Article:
The following is a guest post from fnBlog Contributor Richard White, Founder and CEO of UserVoice. This post, originally posted on Richard White’s blog White Lies- A collection of blog post focused on seeking out the complex truths behind the simple lies of the (startup) world.
I recently observed a heated startup mailing list discussion about whether a to give severance to an employee of a early stage (but funded) startup. Most of the discussion focused on what was legally required and whether or not to couple severance with a separation agreement. This was my response:
I hate severance. Hate it. The thought of paying someone I was forced to fire because he (or she) is incompetent burns me up inside.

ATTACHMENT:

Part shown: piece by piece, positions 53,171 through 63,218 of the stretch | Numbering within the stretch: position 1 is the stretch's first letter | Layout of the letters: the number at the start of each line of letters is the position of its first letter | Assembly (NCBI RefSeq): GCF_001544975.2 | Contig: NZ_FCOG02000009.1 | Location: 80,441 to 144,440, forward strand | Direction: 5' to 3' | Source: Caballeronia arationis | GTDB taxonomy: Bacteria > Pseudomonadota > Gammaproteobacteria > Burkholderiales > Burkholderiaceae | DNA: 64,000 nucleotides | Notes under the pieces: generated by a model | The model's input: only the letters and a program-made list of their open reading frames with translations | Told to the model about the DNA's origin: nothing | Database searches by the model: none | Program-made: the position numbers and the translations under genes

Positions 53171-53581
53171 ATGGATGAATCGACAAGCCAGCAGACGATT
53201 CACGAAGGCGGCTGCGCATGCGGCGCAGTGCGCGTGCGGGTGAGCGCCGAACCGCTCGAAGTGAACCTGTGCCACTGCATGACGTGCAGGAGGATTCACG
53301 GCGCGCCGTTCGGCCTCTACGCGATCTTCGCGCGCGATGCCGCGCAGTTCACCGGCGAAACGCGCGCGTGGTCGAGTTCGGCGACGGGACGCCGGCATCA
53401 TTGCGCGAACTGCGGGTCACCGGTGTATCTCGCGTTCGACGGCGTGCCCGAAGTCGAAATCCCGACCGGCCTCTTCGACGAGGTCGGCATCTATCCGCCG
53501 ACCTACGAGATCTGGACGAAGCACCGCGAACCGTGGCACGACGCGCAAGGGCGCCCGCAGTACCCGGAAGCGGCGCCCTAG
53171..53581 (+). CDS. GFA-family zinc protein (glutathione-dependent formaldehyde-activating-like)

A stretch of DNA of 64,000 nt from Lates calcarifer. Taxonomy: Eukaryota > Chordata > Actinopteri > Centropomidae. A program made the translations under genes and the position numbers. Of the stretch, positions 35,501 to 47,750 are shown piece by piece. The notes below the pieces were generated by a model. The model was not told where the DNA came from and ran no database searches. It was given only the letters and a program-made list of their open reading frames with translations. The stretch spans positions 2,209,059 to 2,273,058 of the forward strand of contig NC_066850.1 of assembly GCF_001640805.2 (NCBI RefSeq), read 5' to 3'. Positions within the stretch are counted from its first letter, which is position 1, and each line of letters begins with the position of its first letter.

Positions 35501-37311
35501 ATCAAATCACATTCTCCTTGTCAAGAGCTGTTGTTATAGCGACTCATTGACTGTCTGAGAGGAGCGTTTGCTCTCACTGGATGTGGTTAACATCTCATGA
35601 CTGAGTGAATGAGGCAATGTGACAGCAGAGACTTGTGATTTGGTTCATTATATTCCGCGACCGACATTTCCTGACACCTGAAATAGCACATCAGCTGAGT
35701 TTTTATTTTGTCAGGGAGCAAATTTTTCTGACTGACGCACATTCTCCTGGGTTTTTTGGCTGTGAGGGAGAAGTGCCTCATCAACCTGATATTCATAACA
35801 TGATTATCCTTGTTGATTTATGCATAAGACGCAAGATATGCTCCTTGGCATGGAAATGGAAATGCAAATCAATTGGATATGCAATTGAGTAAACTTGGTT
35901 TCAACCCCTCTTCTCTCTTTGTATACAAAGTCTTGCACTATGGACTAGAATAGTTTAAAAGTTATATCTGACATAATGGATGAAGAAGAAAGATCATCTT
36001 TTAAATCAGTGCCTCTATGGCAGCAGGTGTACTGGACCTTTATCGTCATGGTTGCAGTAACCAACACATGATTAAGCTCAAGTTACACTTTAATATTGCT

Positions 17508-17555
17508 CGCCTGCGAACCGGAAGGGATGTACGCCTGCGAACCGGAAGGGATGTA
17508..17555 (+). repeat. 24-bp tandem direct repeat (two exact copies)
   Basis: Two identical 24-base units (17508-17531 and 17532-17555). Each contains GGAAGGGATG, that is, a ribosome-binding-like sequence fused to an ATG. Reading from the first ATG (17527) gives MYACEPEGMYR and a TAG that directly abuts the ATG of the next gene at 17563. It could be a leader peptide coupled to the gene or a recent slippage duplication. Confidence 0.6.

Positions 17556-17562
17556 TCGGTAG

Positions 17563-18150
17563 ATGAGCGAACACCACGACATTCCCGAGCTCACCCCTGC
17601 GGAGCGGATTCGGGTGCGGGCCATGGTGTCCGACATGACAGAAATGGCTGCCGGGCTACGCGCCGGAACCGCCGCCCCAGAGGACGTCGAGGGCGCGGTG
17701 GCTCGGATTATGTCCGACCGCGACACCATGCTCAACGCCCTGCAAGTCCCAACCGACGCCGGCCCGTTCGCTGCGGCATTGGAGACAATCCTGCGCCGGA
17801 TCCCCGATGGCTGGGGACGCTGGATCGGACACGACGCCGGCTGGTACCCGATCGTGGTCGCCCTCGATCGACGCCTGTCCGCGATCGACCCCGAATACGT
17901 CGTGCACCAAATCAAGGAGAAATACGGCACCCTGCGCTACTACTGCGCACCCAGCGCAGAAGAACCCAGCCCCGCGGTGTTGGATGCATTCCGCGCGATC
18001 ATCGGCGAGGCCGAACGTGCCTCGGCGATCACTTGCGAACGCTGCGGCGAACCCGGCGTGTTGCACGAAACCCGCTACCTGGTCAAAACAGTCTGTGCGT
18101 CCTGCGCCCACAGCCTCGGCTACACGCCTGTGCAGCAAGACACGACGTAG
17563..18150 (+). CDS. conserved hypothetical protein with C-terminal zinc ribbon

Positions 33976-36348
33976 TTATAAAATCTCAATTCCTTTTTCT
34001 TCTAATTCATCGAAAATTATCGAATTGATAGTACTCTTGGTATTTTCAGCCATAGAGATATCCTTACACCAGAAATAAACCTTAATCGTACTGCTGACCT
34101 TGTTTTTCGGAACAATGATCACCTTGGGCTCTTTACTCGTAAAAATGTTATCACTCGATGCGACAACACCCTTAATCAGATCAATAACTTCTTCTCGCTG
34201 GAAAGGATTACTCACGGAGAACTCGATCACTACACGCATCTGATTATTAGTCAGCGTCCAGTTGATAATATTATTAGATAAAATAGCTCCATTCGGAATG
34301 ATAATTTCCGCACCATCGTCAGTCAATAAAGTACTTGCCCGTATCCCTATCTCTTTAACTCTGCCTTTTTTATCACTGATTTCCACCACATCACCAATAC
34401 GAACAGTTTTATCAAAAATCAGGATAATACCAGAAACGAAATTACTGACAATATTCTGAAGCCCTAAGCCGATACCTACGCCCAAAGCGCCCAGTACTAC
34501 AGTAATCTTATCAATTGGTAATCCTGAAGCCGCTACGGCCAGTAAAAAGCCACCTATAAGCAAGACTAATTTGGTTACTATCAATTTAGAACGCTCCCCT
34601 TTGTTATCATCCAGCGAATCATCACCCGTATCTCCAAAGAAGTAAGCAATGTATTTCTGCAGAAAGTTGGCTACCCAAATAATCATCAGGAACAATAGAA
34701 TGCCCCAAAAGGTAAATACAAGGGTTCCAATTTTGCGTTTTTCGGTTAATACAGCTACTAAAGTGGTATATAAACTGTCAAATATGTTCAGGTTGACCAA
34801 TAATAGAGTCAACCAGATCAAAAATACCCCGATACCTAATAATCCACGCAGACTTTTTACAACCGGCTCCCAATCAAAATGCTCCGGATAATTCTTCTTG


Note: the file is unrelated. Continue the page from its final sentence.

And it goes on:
However. I always provide severance and I always require a departing employee sign separation agreements. For everyone from an executive to the janitor.
Why? Because it’s a small town and current and future employees will notice how you take care (or don’t take care) of people on their way out.
Other employees won’t always know why a former employee was fired, but they will know that you fired them with little notice* and no severance. It just looks bad and makes people worry about working for you.
Cash isn’t king. Your reputation is.
But then again. I’ve been told I’m a bit old school.
- I know it’s “little notice” because you’re a startup and thus you would be foolish to spend time on lots of remediation. Hire slow. Fire fast.
Want to learn more about @UserVoice? Check out Richard’s Blog or connect with him on Twitter @rrwhite